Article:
Mexico: Peso Outlook ‘Less Risky’

NAFTA Renegotiation Expected This Year

The main factors currently impacting Mexico’s peso are the outlooks on NAFTA renegotiations and domestic politics, market analysts say. In addition, the future actions of the US Federal Reserve are weighing on the currency. Among these three, it is widely believed NAFTA negotiations carry the most significant weight for any peso forecasting. And given that the tone of such negotiations has somewhat improved, both the spot and the forecast for the USD/MXN have come down, with the peso gaining some strength.

US dollars, Mexican pesos.

US Commerce Secretary Wilbur Ross has given first indications regarding NAFTA and thus has helped the peso by decreasing tail risks. For example, during his first two interviews after being confirmed as Commerce Secretary, Ross seemed to give a clear signal by stating that NAFTA negotiations are likely to be ‘sensible’ and that he expects ‘real’ negotiations to start in late 2017 and last about one year. “In our view, these comments effectively decrease tail risks for the peso,” Benito Berber, senior Latin America strategist with Nomura Securities in New York wrote in a note to clients. “This means that dollar/peso levels above 23 by end-2017 seem unlikely.”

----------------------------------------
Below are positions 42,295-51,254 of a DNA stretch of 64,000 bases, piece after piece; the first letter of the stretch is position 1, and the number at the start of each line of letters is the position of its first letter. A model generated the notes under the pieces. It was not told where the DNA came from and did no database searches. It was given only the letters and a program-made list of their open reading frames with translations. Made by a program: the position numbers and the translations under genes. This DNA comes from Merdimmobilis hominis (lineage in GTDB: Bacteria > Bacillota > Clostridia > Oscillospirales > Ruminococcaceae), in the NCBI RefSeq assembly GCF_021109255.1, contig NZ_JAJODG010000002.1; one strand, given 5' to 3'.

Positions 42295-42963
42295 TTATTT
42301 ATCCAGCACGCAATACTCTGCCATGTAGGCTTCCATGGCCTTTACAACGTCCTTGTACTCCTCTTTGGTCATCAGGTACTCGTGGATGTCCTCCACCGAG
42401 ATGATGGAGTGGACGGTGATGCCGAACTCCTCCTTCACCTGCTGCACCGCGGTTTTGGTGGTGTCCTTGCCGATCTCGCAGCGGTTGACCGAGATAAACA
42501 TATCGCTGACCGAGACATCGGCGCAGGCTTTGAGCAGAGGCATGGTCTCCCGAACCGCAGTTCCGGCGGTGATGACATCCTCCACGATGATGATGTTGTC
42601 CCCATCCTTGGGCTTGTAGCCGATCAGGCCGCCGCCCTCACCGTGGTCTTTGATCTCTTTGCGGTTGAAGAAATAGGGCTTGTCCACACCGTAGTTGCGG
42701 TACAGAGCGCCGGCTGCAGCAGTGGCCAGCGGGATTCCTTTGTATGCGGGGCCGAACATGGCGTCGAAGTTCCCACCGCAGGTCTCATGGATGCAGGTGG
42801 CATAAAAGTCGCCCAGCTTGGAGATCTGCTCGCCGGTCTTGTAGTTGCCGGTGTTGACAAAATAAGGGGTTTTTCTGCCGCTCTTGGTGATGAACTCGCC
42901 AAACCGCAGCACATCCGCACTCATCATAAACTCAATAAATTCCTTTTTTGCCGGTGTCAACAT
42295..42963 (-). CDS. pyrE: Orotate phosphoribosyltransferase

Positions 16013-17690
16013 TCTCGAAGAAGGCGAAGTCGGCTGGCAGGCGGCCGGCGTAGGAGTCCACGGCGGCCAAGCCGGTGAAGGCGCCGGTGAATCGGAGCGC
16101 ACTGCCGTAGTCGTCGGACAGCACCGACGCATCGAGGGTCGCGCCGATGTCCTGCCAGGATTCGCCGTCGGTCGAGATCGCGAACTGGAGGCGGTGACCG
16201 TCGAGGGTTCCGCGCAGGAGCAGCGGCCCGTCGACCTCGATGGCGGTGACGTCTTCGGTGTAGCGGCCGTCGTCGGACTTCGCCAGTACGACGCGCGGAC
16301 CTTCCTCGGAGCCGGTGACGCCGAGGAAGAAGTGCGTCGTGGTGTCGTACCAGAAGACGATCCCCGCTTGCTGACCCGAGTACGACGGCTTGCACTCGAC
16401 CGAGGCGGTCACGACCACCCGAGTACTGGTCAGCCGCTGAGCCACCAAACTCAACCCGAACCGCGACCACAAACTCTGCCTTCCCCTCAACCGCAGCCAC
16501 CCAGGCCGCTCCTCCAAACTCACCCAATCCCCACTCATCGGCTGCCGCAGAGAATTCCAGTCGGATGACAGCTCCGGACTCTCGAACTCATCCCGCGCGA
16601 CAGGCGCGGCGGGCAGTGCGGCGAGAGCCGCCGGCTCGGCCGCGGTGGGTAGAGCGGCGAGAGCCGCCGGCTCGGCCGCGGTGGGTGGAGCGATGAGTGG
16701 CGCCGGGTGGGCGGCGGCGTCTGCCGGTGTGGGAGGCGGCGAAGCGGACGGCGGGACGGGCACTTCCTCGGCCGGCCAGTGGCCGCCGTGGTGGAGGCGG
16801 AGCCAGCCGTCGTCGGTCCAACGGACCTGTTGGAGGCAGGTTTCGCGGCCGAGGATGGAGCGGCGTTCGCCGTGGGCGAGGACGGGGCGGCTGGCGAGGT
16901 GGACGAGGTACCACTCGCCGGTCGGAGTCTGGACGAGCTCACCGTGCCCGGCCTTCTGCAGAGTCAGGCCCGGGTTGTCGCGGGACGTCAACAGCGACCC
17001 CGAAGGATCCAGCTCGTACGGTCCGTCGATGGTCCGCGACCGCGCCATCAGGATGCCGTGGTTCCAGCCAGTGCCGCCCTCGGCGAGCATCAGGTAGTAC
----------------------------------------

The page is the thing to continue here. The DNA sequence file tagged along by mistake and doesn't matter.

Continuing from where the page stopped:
The change in tone between Ross’ comments and Trump’s campaign rhetoric striking. It would seem that Ross thinks NAFTA can be improved by tightening the rules of origin and adding chapters to the treaty on the following topics: digital economy, services, and energy.

The US has a trade surplus in services with Mexico of US$10 billion per year [source: US Census Bureau]. This is rarely mentioned by the Trump administration, which instead tends to focus on the US trade deficit of goods with Mexico of US$60 billion annually [source: US Census Bureau]. In short, negotiations are likely to center around adding chapters instead of revising the entire 20-chapter treaty. Ross has also expressed in interviews the need to stabilize the dolllar/peso, perhaps realizing that a stronger USD (weaker MXN) would not help the US manufacturing sector.

Political Risk A Reality

Andres Manuel Lopez Obrador (AMLO) from the left-leaning party MORENA, will be a moderate president if elected in 2018, analysts say. He is also likely to be fiscally responsible and respect the independence of the central bank. However, his widely known stance of not continuing with the country’s energy reform coupled with his negative views of it bring to mind the PRI of the 1970s, coupled with the general perception of unpredictability. All of which could translate into a sell-off in the markets if he continues to do well in polls.

He is now narrowly ahead in the polls with 33% of voters’ preference, followed by the PAN with 27% and the PRI at 20% (source: El Financiero, January 31). However, these polls also indicate that around 40% of voters currently remain undecided.

“Based on these polls, we think the 2018 election could be very close,” said Berber.

 

 

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